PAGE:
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Power Breakfast: Seven Days And Counting To Prevent A Government Shutdown

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Right now some $33 billion in spending cuts for the current fiscal year are on the table, which is still less than what some far-right lawmakers in the House wanted, but darn close to a more moderate GOP spot.

Count Mississippi's Thad Cochran, the top Republican on the Senate Appropriations Committee, among those who are still skeptical.

"I hope we can work out something on the budget, but I'm not optimistic. I think the president is intent on spending more than we need to spend in a lot of areas," he says.

Cochran's fellow Mississippi Republican, Senator Roger Wicker, says he expects a deal will be reached.

"I don't think anybody wants a government shutdown, certainly not I. I'm ready for us to start with this year's business," Wicker says.

The operative word being "start." For all the drama, the CR is just the opening act. The headliners still to come are the looming debate over the debt ceiling, and the 2012 budget.

Which is why, at some point before next Friday, April 8th, Republican malcontents will likely be convinced to keep what's left of their considerable powder dry.

Florida's newly-elected Senator Marco Rubio, who won his seat with tea party support, is one of the ones retrenching.

"Everyone around here is still arguing about how we're going to spend money over the next six months," Rubio says. "But I think we need to start focusing more on how we're going to be spending money over the next 60 years, which is what this debt limit debate is going to be all about."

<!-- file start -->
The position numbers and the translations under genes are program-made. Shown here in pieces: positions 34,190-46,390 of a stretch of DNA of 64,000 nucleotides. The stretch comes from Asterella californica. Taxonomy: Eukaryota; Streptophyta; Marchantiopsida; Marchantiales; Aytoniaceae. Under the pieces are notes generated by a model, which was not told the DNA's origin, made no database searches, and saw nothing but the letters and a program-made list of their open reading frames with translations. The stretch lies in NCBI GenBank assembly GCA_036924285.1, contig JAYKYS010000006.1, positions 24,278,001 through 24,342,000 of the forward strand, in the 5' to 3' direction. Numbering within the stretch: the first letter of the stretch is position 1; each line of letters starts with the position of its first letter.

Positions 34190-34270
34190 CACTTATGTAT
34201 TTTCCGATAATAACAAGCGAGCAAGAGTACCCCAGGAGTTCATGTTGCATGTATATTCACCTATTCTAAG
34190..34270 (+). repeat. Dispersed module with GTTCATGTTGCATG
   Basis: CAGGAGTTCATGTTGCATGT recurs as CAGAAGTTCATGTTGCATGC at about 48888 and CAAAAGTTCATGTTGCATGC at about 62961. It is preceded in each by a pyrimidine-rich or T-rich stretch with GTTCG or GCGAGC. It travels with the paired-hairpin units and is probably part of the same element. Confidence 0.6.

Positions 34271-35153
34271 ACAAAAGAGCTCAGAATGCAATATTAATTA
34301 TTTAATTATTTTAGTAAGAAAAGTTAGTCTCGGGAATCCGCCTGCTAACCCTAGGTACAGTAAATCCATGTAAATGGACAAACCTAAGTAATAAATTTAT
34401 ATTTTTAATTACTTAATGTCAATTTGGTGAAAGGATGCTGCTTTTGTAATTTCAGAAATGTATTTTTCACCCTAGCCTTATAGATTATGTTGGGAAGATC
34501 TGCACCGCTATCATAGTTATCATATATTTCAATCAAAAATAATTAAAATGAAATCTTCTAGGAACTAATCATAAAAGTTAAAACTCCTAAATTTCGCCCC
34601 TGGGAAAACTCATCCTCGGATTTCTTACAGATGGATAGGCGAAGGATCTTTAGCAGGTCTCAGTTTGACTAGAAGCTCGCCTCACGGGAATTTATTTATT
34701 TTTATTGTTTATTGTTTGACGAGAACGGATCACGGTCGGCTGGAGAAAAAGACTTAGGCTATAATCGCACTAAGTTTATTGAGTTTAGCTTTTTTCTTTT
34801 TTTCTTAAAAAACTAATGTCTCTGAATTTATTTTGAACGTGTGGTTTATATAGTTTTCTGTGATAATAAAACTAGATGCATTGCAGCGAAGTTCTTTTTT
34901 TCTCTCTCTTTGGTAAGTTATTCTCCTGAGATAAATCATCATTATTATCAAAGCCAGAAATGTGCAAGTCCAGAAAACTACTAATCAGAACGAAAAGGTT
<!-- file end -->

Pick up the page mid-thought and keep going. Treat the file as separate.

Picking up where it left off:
So what some lawmakers want to call the "home stretch" may just be the seventh inning stretch in the season opener.


Boston Museum Exhibit Celebrates Legacy Of Black Mountain College

Black Mountain College was only open for 24 years, but it helped foment the work of several artists, musicians, dancers and filmmakers, including John Cage, Merce Cunningham and Cy Twombly. Now it's the subject of the first major museum retrospective at Boston's Institute of Contemporary Art.

High-Sodium Warnings Hit New York City Menus

The city is the first in the nation to require a sodium warning on menu items containing 2,300 milligrams of sodium or more. The rule applies to chain restaurants with 15 or more locations.

Chris Christie Bets On New Hampshire In GOP Presidential Race

In a crowded Republican presidential field, Chris Christie has struggled to stand out. But after a string of endorsements in New Hampshire, the New Jersey governor is hoping to break out.
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Another year is coming to a close and the Computer Guys And Gal are here to discuss this year's biggest technology news, including the growth of virtual reality and the "Internet of Things."

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